October 21, 2014, 06:50:50 AM

Author Topic: How resistant are L lenses against the shocks/vibrations?  (Read 2897 times)

climber

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How resistant are L lenses against the shocks/vibrations?
« on: August 01, 2014, 02:43:04 PM »
I don't mean if lens drops down on the floor. :)  I mean how resistant are they against the shocks let say while driving on a really bad road. Assume that lenses are stored in a padded camera bag. Are those vibrations critical for any kind of  glass displacement inside of lens?

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How resistant are L lenses against the shocks/vibrations?
« on: August 01, 2014, 02:43:04 PM »

Click

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Re: How resistant are L lenses against the shocks/vibrations?
« Reply #1 on: August 01, 2014, 02:48:19 PM »
On a really bad road, I don't know... But not enough resistant to go in space.  ;)

http://www.dpreview.com/forums/post/9952054

mackguyver

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Re: How resistant are L lenses against the shocks/vibrations?
« Reply #2 on: August 01, 2014, 03:47:52 PM »
On a really bad road, I don't know... But not enough resistant to go in space.  ;)

http://www.dpreview.com/forums/post/9952054
More of the Nikon spin - funny how they now use Fluorite for their 800mm....

Aside from that, I have dropped some of my L lenses from 6+ feet onto hard surfaces like rocks and asphalt (not a wise idea) and slammed them into trees while ziplining.  Other than some cosmetic damage, they have survived with no problems.  L lenses are tough, I wouldn't sweat a rough road in a padded bag, unless it was for several hundred miles or exceptionally rough.  In that case, you'd probably need to check your AFMA calibration after the trip.  Surely someone out there has shot the Paris-Dakar rally and can give better details :)

Vivid Color

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Re: How resistant are L lenses against the shocks/vibrations?
« Reply #3 on: August 01, 2014, 04:02:28 PM »
I was on safari in northern Tanzania last year and my bag got bounced around a lot--many of the roads we were on were dirt and at one point, to make up some time, we drove for an hour or so over hard-packed ground that didn't have any roads. Also, a couple of times the range rover we were in slammed to a sudden stop, catapulting my Lowepro camera backpack from its seat to the floor. Fortunately, my bag was zipped up and my two L lenses (24-105L and 70-300L) were just fine as were my Canon 40mm and my Tamron superzoom. Maybe I was just lucky, but I would say the key thing if you are going to be on bad roads or other uneven surfaces is to have a good quality bag, give each lens its own divided space, and to keep the bag zipped up as much as possible. That, and try to place the bag so it won't fall to the floor of your vehicle. :)

privatebydesign

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Re: How resistant are L lenses against the shocks/vibrations?
« Reply #4 on: August 01, 2014, 04:25:36 PM »
On a really bad road, I don't know... But not enough resistant to go in space.  ;)

http://www.dpreview.com/forums/post/9952054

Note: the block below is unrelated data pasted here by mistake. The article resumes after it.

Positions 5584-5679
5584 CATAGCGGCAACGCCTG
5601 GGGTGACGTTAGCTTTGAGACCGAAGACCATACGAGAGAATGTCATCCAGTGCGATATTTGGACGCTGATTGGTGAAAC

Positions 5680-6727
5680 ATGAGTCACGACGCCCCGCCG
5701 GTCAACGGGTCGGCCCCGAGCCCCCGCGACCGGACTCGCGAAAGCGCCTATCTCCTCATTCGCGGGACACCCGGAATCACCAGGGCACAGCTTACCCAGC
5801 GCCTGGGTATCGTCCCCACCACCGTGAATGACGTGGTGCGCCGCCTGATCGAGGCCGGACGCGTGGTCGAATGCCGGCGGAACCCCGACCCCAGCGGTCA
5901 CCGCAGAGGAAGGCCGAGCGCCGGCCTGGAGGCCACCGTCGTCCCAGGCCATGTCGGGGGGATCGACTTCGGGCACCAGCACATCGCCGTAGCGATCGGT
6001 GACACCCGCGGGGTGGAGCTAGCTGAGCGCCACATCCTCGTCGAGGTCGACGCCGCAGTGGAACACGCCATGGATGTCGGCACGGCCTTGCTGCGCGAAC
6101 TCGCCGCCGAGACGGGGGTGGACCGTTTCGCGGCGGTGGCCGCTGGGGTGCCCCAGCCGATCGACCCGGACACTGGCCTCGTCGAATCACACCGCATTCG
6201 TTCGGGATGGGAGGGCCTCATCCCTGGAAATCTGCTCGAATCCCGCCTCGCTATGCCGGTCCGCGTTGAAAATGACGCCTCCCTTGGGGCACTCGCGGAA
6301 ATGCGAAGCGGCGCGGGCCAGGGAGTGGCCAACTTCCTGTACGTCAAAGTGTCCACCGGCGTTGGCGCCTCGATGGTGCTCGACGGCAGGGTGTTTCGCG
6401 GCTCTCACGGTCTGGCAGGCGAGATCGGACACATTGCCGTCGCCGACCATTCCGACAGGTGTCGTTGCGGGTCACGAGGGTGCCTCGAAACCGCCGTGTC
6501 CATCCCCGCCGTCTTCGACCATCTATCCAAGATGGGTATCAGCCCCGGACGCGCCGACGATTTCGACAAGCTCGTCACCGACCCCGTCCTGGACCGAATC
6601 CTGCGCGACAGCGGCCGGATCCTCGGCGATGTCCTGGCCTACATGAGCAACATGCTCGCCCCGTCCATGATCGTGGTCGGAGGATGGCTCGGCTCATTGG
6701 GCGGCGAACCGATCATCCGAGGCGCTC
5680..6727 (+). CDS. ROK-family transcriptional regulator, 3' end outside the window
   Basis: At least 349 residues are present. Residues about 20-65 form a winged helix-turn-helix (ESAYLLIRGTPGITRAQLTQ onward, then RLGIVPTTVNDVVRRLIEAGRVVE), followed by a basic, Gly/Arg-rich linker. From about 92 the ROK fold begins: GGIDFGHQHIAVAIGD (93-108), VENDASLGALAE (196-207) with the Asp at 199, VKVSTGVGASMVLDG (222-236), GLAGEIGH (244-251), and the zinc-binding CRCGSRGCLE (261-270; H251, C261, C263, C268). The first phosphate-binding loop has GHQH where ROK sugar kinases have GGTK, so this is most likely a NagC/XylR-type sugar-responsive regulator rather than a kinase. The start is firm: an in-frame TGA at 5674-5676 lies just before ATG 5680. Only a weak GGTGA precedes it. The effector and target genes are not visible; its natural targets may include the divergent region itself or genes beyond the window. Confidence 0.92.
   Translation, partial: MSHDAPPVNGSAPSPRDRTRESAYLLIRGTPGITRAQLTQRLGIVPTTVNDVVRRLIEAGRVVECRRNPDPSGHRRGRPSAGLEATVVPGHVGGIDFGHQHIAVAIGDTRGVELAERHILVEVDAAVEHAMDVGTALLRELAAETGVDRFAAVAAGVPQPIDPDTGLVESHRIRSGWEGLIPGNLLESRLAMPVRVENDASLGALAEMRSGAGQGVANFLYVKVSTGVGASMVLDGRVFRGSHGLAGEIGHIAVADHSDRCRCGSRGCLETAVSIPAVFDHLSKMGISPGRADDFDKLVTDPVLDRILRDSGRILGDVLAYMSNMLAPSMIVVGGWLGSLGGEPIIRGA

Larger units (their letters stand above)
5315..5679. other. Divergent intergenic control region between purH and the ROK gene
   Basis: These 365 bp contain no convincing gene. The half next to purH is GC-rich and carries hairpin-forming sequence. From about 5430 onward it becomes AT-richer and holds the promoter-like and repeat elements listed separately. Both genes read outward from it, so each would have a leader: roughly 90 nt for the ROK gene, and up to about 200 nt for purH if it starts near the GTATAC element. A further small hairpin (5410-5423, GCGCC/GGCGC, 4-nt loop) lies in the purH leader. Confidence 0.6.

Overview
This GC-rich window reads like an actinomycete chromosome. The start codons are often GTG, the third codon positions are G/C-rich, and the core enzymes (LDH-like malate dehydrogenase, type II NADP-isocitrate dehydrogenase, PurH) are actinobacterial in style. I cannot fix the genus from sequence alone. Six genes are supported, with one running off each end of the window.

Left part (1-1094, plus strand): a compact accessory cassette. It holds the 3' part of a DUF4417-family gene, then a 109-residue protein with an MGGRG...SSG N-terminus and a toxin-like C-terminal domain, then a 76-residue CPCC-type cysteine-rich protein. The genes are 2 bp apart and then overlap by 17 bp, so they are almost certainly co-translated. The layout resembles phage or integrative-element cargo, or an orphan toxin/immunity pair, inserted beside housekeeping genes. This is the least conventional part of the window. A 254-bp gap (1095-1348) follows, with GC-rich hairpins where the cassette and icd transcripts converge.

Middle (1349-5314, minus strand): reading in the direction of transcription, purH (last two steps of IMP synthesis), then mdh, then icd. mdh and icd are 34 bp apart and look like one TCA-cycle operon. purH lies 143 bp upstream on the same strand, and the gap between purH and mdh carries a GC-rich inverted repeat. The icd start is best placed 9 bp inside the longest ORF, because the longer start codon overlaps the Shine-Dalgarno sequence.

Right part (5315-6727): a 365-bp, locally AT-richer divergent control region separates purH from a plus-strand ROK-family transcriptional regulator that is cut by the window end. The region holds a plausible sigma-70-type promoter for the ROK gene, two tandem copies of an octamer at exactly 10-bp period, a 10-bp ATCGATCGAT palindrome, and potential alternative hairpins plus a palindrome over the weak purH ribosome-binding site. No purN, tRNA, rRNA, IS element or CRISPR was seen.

I'll call Bull--it on that.

It is an old wives tale that has no actual fact behind it. Besides NASA now have a collection of Canon C line bodies, modified C500's, and C-line lenses on the ISS. Both their main lenses, the CN-E15.5-47mm T2.8 L SP and the CN-E30-105mm T2.8 L SP, have fluorite elements.

The Nikon going into space, along with Hasselblad before them, thing came about through purely financial reasons. All the big camera companies were asked to tender, but it was an expensive contract that cost the producer a lot of money, a high profile loss leader, and a game that Canon wasn't prepared to pay the price to play. Nothing to do with fluorite, Canon make lots of lenses without fluorite that NASA could have used, all be it in very costly modified versions.

So where does that statement "that NASA would never consider Canon cameras or lenses while they continued to employ Fluorite in any required lenses" stand now that they do actually have Canon Fluorite lenses on the ISS?
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Mt Spokane Photography

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Re: How resistant are L lenses against the shocks/vibrations?
« Reply #5 on: August 01, 2014, 05:22:20 PM »
Having done lots of shock and vibration tests for items destined for space craft, rockets, aircraft and the like, I can say that its not a simple issue to answer.  Throw in high and low temperatures while doing the testing, and almost any electronic box can be failed.  I've had components on jet engines operating on ground at full thrust and under full electrical load for weeks, the metal of the engine turned blue from the heat, but the parts never technically failed, but looked pretty fried when the test finished.  The first prototypes shattered when they accidentally fell of a desk. 

DominoDude

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Re: How resistant are L lenses against the shocks/vibrations?
« Reply #6 on: August 01, 2014, 06:20:45 PM »
I've slammed a few L's into doorposts while turning abruptly. I couldn't tell where the lenses had been hit afterwards. (It could be seen on the doorposts though.)
My precious 400mm did a drop and bounce on stones before it settled in mud, sand and water. It sounds a bit differently while focusing, but it functions decently (still haven't serviced it).
To have an opinion is easy. To have a reputation is much harder; at least if you want a good one.

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Re: How resistant are L lenses against the shocks/vibrations?
« Reply #6 on: August 01, 2014, 06:20:45 PM »

AcutancePhotography

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Re: How resistant are L lenses against the shocks/vibrations?
« Reply #7 on: August 04, 2014, 08:39:21 AM »
Like weather sealing, a camera lens will resist shock/vibration up until the point it doesn't.  ;D

I am very careful with my lenses. I tend to handle my lenses like they were made of glass.   8)
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mackguyver

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Re: How resistant are L lenses against the shocks/vibrations?